3. Change the tempo. The clips still occupy the same amount of musical time — e.g., if a clip was two measures long, it will still be two measures long — but the audio will not time-scale to fit the new tempo.
  4. If you are content to move clips around and resize them to get a result that is similar to what you had before changing tempo, then skip this step.

    Otherwise, you’ll want to scale the start times and durations of the audio clips so that your edits will sound the same at the new tempo as they did at the old tempo.

    Compute a scale tempo percentage with this formula:

    scale tempo percentage = (old tempo / new tempo) * 100

    So if you change from 120 BPM to 60 BPM, the result is 200%.

    Choose Window > Show Tool Window, and find the Scale Tempo section in that window. Be sure all the clips are selected, specify the percentage that you computed above, and press Apply.

    The clips should snap into place, and they should sound the same as they did at the old tempo.

  5. With all the clips still selected, choose Edit > Bounce > Bounce Clips to New Recordings again. Now the clips will be tagged with the new tempo.
  6. If you like, with the clips still selected, choose Edit > Enable Stretch. Nothing will happen now, but if you later change the tempo by a small amount, the clips will time-scale appropriately.

Well, okay, that was painful also.

Working with Slices in an Audio Clip

Reason automatically segments audio files according to its estimation of transient peaks, or places where the audio suddenly gets louder. So in a drum loop, you would see transients for each drum hit. These segments are called slices in Reason. A slice is defined by two adjacent slice markers. You can move or delete existing markers, as well as create your own.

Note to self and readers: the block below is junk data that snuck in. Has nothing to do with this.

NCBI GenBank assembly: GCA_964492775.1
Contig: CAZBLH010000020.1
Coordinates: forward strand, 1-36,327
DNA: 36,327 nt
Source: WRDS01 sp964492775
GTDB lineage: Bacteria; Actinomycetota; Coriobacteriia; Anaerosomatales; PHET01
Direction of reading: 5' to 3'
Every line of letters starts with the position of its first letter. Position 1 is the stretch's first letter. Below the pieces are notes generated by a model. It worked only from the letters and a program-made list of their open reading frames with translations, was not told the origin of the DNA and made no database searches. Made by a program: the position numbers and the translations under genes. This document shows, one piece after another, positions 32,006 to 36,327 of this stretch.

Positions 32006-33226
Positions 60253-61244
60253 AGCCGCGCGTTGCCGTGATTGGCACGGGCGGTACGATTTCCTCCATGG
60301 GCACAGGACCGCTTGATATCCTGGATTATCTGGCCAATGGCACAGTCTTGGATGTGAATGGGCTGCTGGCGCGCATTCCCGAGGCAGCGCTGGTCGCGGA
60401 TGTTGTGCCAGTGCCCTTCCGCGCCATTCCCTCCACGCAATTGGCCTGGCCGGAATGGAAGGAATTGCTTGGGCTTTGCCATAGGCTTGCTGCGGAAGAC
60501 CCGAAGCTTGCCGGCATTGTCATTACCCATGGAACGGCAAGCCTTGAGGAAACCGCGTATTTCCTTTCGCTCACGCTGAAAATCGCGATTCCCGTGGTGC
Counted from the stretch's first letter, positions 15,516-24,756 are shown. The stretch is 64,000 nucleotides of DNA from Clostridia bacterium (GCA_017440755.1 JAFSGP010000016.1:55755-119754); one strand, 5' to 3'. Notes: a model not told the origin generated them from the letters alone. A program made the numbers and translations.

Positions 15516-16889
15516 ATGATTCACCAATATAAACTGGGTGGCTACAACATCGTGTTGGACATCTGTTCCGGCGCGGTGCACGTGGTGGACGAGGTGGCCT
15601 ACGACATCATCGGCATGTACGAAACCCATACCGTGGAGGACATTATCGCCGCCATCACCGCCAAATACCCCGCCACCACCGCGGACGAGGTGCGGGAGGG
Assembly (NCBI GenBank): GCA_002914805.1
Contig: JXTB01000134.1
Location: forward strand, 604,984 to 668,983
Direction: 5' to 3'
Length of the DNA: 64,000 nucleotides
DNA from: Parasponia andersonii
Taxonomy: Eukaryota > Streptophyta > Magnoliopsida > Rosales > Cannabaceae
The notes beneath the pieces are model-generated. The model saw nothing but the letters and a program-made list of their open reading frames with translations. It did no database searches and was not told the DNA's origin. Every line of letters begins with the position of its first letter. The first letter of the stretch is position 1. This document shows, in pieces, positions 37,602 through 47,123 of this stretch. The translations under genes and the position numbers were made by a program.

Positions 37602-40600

To see slice markers for an audio clip, double-click the clip to place it in edit mode, and press the Slice Edit button that is to the left of the Snap settings.

Audio clip slice edit markers in the Reason sequencer

The slice markers are the triangles with descending white vertical lines, which slice through the audio waveform at transients.

There are several things you can do with slices.

  • Drag a slice marker horizontally to warp the timing within the clip.

    You can select multiple slices by dragging across the clip. Then drag the gray bar at the bottom of the clip to move the slices together.

    If you want to return to the original slice marker positions, choose the Edit > Revert All Slices menu command.

  • Select slice markers by dragging in the clip, and then quantize them using the settings in the Quantize section of the Tool Window.
  • Break a clip into individual short clips at slice marker boundaries. Select several markers by dragging across the clip, and choose the Edit > Split At Slices menu command.
  • Export a sliced clip for use in the Dr. Octo Rex Loop Player device. This gives you a lot of control over the timing of the components of a loop. Export by choosing the Bounce > Bounce Clip to REX Loop menu command. For more about this, search for the Bounce Clip to REX Loop topic in the online Reason help.

Tips for Working with Slices

  • To delete a slice marker, click on its triangle and press the delete key.
  • To make a new slice marker, click in the clip with the pencil tool.
  • To move a slice marker without warping the surrounding audio, hold the option (or alt) key down while dragging the marker.